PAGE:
One of the key signs that you have a drug addiction is if you feel dependent on drugs. There are different ways you can have a drug dependence, with one being that you take it to improve the way you feel. Many people with depression, anxiety, and other mental illnesses are likely to suffer drug addiction because they turn to drugs as a way to alleviate their symptoms.
However, you can also take drugs because you have a physical dependence on them. This means that your body has built up a tolerance to the effects of drugs, so it starts to go into a state of shock when drugs aren’t present in the system. Therefore, you need to take them in order to stop these bad feelings and make you feel physically better.
In essence, what that last paragraph described were withdrawal symptoms. If you experience any of the following after not taking drugs for a few hours then you most likely have an addiction:
There are loads of withdrawal symptoms associated with drug addiction, and they vary depending on the specific drugs. In general, noticing these symptoms is an easy way to see if you have a drug addiction or not.
If you feel like these things are happening in your life, then it could indicate drug addiction. Another telltale sign is if people you know are confronting you and encouraging you to get help. When most of the people around you think you have a problem, then the chances are you do have one.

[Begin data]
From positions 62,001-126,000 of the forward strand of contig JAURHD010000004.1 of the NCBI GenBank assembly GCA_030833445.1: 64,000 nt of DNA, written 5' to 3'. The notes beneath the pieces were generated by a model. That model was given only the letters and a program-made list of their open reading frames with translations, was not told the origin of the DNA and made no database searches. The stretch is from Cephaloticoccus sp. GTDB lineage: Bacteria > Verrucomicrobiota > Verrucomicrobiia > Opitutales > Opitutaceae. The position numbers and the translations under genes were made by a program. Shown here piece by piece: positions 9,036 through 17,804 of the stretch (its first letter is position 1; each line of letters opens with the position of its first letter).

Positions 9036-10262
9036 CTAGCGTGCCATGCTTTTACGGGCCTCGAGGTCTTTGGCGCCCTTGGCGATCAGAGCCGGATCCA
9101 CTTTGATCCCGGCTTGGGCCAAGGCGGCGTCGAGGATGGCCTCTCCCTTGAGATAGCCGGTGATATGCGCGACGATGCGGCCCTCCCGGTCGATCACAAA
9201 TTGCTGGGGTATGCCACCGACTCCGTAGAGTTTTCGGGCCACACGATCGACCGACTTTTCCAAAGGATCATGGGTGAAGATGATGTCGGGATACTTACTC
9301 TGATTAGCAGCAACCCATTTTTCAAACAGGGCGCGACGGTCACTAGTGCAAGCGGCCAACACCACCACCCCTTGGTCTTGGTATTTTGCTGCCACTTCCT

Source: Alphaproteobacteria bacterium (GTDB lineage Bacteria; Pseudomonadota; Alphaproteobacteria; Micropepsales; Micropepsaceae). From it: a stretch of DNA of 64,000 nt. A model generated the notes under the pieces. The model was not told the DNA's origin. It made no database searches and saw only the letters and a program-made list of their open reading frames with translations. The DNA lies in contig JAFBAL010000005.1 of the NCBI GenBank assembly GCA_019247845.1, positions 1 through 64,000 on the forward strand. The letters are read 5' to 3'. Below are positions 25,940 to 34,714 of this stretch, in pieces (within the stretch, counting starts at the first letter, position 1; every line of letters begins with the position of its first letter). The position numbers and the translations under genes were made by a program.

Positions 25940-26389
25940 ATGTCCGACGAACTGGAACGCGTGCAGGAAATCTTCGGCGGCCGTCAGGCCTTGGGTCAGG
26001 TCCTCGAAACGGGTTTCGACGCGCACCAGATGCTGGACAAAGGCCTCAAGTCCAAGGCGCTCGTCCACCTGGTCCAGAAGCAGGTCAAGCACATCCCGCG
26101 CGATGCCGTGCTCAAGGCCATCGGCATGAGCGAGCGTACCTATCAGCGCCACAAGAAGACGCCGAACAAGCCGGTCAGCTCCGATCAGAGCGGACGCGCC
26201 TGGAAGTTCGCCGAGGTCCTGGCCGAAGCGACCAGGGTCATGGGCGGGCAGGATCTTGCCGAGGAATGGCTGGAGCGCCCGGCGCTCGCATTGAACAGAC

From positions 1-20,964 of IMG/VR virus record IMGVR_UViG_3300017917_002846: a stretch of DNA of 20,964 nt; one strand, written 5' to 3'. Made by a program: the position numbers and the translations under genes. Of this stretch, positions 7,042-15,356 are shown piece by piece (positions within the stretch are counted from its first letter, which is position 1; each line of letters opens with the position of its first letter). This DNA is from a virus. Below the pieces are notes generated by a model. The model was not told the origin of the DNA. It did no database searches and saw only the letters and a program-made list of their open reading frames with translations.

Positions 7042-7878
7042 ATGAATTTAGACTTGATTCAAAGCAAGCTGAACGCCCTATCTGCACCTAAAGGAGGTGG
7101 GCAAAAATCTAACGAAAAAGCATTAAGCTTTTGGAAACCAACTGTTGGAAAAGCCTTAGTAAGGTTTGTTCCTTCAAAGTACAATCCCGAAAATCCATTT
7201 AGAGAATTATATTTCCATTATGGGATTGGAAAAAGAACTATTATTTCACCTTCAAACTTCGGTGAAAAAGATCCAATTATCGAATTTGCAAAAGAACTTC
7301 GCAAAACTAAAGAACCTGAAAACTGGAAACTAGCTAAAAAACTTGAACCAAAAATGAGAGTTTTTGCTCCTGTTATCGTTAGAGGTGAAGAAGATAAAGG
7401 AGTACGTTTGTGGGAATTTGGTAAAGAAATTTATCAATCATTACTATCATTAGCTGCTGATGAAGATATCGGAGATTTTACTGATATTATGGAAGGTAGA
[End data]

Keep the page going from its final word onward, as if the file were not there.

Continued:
You don’t need us to tell you that drug addiction is dangerous. It impacts your physical health, mental wellbeing, relationships, and the rest of your life as well. Not only that, but it can lead to accidental overdoses.
An overdose is when you take too much of a substance, and it is too much for your body to handle. This can lead to cardiac arrest, you can stop breathing, and you can die. Overdose is a serious issue, and it is the number one cause of death for Americans that are under the age of 50.
The list goes on. This doesn’t even take into account how drug addiction affects the rest of your life as well. It can lead to the following issues:
Overall, you could end up with no friends, no money, no job, and a whole host of underlying medical conditions when you’re addicted to drugs long-term.
The good news is that drug addiction can be treated. It can’t be “cured”, per se, purely because there’s always the chance that it can come back. However, you can undergo rehabilitation treatment for drug addiction to ensure you’re on the path to recovery.
Rehab is the best course of action as you can move into a rehabilitation facility and get all the treatment you need. Typically, the road to recovery begins with detox. Drug detox means you cut the substance out of your system and re-acclimate your body into functioning without it. This will generate some nasty withdrawal symptoms, but you can get medication assisted treatment (MAT) to help cope with discomfort.
After detox, you can begin with counseling, therapy, and a range of other treatments to tackle drug addiction. The aim is to get you in the frame of mind where your brain no longer craves drugs so you can function without them.
Hopefully, this has shown that drug addiction isn’t merely a case of someone liking drugs and taking them all the time. It’s a serious disease that needs to be addressed, or else you’ll end up on a slippery slope towards life risks nobody should have to live through. There are drug addiction treatments out there, and it’s always best to seek out professional help if you want the best results.